From scientist-entrepreneur to lawmaker with an academic touch
Wong Kam-fai wants to bring his decades of innovative experience into the legislature
Last December, Professor Wong Kam-fai, Associate Dean of Engineering and Director of the Centre for Innovation and Technology (CINTEC), was returned as a Legislative Council member in a by-election for the Election Committee constituency. With three decades of education and research under his belt, the professor has pledged to bring into LegCo “policy discussion with a scientific touch”, hoping to leverage his dual status as engineering professor and legislative councillor to promote Hong Kong as a technological hub, and nurture talent in innovation and technology. During his interview with CUHK in Focus, his first words upon striding into the office were “Let’s get going! Any topic is fair play” — no warm-up small talk necessary.
His relationship with CUHK can be traced back to 1 May 1993, a Saturday. Appointed Project Coordinator at the Department of Systems Engineering (subsequently renamed the Department of Systems Engineering and Engineering Management), his first day found him having to come back to school on a weekend morning, as CUHK had yet to adopt the five-day working week. He says of the experience: “I came to my office in the Pi Ch’iu Building, only to find that my boss, Professor Vincent Lum [then Head of the Department of Systems Engineering] had just gone on leave. It was a bit embarrassing — I walked up and down that corridor, and only got into my office when I gathered the courage to knock on a coworker’s door.”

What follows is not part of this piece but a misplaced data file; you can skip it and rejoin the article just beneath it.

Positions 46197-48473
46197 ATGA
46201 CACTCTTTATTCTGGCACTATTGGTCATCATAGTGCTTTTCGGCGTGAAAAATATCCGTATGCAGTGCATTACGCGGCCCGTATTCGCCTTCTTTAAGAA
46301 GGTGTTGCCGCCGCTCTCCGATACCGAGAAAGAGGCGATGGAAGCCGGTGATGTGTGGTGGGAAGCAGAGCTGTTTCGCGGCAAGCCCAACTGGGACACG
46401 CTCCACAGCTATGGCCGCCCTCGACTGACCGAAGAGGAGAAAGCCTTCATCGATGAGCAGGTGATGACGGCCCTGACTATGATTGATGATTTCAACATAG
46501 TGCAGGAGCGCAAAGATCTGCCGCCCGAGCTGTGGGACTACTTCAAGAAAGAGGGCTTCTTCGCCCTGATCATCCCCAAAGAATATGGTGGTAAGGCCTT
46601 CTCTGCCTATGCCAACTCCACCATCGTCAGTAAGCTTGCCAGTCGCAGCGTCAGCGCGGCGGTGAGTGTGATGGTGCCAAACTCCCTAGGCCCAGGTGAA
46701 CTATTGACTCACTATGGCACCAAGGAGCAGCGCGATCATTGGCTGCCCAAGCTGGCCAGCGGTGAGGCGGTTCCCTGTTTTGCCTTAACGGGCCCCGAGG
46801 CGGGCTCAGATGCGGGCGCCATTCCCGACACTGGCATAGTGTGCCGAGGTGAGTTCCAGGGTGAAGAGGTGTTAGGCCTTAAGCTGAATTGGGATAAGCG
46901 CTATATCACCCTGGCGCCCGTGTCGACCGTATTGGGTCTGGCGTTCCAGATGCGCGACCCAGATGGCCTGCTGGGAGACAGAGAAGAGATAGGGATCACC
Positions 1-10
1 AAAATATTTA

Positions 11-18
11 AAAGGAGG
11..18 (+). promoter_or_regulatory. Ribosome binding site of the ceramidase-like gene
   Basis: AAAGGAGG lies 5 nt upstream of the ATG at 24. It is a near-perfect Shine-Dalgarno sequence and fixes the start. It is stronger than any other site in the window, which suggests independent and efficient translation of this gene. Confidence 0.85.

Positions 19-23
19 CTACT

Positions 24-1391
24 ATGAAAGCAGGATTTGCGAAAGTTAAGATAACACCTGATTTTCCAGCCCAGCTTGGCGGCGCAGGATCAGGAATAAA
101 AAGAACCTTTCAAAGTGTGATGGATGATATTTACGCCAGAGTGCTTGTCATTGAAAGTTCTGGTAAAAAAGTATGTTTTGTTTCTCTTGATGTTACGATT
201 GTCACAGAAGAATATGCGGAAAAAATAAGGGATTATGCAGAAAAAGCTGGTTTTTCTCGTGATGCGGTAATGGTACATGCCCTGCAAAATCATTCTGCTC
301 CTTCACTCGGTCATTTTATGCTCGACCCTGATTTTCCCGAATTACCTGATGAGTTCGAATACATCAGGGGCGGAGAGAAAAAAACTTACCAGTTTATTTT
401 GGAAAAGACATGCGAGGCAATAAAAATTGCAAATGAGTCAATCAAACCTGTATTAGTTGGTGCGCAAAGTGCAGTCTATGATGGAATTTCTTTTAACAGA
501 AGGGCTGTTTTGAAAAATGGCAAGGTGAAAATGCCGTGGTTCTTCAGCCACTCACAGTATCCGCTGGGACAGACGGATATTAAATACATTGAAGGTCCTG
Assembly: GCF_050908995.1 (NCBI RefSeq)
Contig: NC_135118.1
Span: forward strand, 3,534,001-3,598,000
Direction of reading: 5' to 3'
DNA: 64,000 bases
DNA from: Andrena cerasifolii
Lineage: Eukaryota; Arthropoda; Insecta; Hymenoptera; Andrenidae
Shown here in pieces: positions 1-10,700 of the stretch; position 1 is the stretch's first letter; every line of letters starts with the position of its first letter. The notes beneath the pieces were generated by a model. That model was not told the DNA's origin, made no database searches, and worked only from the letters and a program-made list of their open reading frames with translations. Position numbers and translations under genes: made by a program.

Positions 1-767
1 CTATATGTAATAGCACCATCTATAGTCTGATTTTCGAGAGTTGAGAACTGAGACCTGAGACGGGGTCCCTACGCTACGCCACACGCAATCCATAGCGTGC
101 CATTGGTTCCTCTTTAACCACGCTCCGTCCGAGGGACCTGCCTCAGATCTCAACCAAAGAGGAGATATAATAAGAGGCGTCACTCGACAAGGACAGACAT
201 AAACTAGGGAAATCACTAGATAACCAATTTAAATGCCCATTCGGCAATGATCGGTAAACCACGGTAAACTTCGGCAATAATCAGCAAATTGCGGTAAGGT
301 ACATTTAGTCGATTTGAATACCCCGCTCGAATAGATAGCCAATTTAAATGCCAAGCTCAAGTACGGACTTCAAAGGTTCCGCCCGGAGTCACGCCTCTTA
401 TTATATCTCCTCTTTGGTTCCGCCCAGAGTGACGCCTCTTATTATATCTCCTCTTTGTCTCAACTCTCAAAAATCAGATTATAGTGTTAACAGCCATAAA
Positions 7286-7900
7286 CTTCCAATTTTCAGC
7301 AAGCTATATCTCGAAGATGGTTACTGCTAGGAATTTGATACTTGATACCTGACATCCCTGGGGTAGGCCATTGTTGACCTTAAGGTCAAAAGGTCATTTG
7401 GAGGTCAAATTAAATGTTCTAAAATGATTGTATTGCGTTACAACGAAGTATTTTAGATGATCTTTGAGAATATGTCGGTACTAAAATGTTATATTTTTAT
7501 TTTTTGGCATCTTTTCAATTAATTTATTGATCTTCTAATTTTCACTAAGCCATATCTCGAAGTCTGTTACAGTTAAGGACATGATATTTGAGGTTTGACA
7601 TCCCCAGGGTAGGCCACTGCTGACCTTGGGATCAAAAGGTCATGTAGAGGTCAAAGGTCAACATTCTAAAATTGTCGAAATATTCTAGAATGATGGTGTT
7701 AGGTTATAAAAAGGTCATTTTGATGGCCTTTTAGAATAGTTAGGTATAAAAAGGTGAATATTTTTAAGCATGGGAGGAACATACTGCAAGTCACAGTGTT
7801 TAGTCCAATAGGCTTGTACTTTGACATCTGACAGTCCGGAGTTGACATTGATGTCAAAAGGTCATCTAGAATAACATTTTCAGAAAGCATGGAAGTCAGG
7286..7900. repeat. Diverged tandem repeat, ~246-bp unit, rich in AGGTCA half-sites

Professor Wong completed both his BSc and his PhD at the University of Edinburgh’s Department of Electrical Engineering, and worked in both the UK and Germany at the start of the 1990s, specialising in artificial intelligence. Meanwhile at CUHK, Professor Charles K. Kao had taken the reins of the Vice-Chancellorship in 1987, and chose to emphasise the University’s research, hoping to ramp up the research intensity of Hong Kong’s university system. As Professor Wong says: “When I first came here, Vice-Chancellor Kao wanted to prioritise a few scientific research projects that were related to the Chinese language. I was in charge of one particular project: Chinese language processing.”
Professor Wong led a research team that delved into Chinese computing, with members from Tsinghua University, Peking University and Renmin University of China. He says: “Back in the 1990s, the world of computer software was dominated by American products. The Chinese government realised the imperative of making their own software, so they tasked us with creating some software in Chinese. These days, information on the internet is mostly in either English or Chinese, so looking back on it, that move had a lot of foresight, as was CUHK’s decision to participate in the project.”